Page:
“an individual’s, team’s, group’s and organisation’s journey into continuous improvements changing the way we do business, meet our goals and overcome our challenges by being more flexible, targeting smaller goals and providing continuous delivery, feedback and learning the process which evolves an organisation to be more reactive to changes in its environment”
“digital transformation -> agile becomes larger (programs, portfolios) and more important; also becomes more complex, needs alignment with other units that are not traditionally agile; change in leadership and management”
“a people-centred approach to improving business outputs in the context of its environment the process undertaken to develop capabilities that will allow for flexibility in responding to a changing environment and continuous improvement”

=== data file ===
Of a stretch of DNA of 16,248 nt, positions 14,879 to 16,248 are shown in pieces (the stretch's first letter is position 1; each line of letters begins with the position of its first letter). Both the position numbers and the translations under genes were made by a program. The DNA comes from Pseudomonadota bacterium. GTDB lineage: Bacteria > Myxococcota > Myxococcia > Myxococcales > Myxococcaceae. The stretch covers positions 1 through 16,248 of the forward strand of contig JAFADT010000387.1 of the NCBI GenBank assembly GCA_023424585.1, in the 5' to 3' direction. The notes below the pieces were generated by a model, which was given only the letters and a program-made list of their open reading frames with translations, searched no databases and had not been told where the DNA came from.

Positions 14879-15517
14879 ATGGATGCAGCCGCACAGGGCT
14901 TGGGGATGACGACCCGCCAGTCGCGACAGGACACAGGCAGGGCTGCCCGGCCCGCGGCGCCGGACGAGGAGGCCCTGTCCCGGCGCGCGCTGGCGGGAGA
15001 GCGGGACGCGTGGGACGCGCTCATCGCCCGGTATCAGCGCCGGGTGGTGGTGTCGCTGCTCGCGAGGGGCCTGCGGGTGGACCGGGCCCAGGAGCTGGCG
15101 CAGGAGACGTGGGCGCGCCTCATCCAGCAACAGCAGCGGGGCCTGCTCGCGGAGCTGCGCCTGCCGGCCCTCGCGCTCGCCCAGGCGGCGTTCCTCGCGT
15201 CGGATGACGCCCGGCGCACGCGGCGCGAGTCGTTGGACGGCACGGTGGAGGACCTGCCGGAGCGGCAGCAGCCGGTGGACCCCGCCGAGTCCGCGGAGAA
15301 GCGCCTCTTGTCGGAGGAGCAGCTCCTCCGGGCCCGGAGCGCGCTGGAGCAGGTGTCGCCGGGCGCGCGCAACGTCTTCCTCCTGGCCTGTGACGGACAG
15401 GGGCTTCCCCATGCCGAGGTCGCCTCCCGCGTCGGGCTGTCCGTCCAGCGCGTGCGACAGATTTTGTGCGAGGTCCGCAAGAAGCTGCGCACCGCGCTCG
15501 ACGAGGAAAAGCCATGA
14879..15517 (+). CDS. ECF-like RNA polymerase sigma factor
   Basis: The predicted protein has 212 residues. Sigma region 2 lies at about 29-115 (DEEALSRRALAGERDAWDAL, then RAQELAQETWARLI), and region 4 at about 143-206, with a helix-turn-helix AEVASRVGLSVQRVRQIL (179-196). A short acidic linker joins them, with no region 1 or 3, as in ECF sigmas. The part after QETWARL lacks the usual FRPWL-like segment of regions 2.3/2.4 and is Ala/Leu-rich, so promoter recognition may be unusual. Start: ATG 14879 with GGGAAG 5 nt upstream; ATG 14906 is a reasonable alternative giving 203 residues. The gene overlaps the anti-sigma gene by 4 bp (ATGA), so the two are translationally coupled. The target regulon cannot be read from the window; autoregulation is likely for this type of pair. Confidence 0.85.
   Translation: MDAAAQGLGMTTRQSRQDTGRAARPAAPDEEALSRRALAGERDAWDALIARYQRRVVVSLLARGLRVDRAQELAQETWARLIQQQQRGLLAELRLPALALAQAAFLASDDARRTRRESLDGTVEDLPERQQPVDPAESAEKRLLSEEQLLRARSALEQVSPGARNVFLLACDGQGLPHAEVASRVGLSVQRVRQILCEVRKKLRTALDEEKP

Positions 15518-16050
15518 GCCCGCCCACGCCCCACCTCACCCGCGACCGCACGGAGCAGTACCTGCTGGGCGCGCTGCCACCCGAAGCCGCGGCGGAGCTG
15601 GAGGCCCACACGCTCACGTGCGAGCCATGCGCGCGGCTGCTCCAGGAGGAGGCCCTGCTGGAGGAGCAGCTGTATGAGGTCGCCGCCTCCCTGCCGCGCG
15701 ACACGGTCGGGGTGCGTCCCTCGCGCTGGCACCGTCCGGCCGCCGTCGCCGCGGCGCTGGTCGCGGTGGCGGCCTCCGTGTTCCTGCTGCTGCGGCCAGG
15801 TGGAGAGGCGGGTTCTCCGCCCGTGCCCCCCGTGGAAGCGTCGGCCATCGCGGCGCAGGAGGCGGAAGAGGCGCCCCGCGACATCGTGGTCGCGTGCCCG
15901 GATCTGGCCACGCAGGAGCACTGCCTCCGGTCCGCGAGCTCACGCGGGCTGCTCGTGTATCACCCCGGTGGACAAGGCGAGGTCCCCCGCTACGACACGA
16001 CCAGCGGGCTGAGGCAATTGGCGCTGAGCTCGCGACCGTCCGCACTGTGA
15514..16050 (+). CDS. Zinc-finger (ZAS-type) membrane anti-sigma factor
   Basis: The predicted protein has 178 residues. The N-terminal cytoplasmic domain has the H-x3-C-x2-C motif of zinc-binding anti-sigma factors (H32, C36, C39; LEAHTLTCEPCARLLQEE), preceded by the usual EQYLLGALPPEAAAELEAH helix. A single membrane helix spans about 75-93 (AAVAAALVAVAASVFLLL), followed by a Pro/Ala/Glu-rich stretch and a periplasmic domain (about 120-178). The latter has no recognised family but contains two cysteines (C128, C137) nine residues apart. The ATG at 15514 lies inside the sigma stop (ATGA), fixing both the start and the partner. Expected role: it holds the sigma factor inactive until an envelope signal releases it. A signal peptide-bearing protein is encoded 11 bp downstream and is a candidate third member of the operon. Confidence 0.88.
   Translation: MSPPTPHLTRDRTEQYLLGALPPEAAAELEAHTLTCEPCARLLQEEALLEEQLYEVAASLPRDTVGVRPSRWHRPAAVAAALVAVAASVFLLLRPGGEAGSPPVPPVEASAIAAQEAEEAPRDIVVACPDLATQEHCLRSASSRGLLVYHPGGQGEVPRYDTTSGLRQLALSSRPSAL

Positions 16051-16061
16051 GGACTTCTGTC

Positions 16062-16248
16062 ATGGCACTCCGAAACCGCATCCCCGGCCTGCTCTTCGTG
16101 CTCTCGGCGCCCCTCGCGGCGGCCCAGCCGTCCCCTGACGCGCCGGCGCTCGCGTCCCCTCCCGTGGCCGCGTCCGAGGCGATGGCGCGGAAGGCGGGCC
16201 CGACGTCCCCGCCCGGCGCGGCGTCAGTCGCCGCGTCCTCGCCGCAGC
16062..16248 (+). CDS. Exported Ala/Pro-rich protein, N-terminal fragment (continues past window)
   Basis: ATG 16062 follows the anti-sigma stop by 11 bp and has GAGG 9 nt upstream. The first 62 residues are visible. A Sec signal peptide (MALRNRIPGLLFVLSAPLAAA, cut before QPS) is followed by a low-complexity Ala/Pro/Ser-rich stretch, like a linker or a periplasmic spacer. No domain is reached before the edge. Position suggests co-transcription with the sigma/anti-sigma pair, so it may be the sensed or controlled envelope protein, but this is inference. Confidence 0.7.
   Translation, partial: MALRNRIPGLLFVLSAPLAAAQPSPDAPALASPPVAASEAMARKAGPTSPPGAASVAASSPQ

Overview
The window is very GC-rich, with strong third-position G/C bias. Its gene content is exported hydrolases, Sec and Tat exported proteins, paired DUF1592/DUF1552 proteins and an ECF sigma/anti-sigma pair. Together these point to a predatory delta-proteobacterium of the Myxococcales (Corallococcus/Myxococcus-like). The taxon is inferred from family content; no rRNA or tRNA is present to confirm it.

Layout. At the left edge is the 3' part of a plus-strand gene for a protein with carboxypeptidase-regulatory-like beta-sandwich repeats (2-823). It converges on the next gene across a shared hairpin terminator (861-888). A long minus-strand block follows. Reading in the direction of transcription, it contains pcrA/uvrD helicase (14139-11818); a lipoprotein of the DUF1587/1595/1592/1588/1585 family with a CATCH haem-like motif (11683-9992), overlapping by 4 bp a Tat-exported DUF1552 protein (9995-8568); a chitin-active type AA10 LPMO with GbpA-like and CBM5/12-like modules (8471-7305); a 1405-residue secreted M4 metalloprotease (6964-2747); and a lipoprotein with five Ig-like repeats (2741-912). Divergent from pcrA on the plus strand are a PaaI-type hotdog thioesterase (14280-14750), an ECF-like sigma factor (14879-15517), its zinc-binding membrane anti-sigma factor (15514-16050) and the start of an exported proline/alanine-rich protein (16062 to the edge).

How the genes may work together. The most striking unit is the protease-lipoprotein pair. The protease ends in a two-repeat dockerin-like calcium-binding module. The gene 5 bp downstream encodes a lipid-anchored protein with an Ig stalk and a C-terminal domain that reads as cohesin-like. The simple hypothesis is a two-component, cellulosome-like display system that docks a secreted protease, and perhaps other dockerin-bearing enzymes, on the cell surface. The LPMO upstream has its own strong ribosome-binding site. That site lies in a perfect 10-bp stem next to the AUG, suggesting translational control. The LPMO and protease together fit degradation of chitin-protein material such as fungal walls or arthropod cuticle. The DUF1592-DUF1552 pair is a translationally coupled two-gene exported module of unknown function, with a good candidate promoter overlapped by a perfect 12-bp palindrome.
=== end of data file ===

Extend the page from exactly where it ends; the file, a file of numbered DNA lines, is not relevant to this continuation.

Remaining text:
“a path from adopting agile practices to establishing agile culture”
“transform from rather rigid structures, processes and hierarchy to a more network organisation with increased knowledge, understanding and collaboration across boundaries to im- prove a company’s reaction to external change in order to improve performance referring to effectiveness”
“shift towards practices that enable organisational responsiveness”
“agile – iterative, incremental, collaborative, effects/results/outcomes-driven transformation – continuous improvement from where you are towards the Agile values and principles”
Participants also ranked their motivation for agile transformation after a scale taken from the state of agile survey; the top three reasons were: ‘improve business/IT alignment’, ‘enhance ability to managing changing priorities’ and ‘accelerate software delivery’;
Participants were also asked to rank success factors and challenges presented (slightly modified from , based on own knowledge of transformation projects. They ranked the top three success factors to be: ‘changing organisational culture’, ‘leadership’ and ‘engaging people’. The top three Challenges were: ‘Hierarchical management and organizational boundaries’, ‘Integrating non-development functions’ and ‘resistance to change.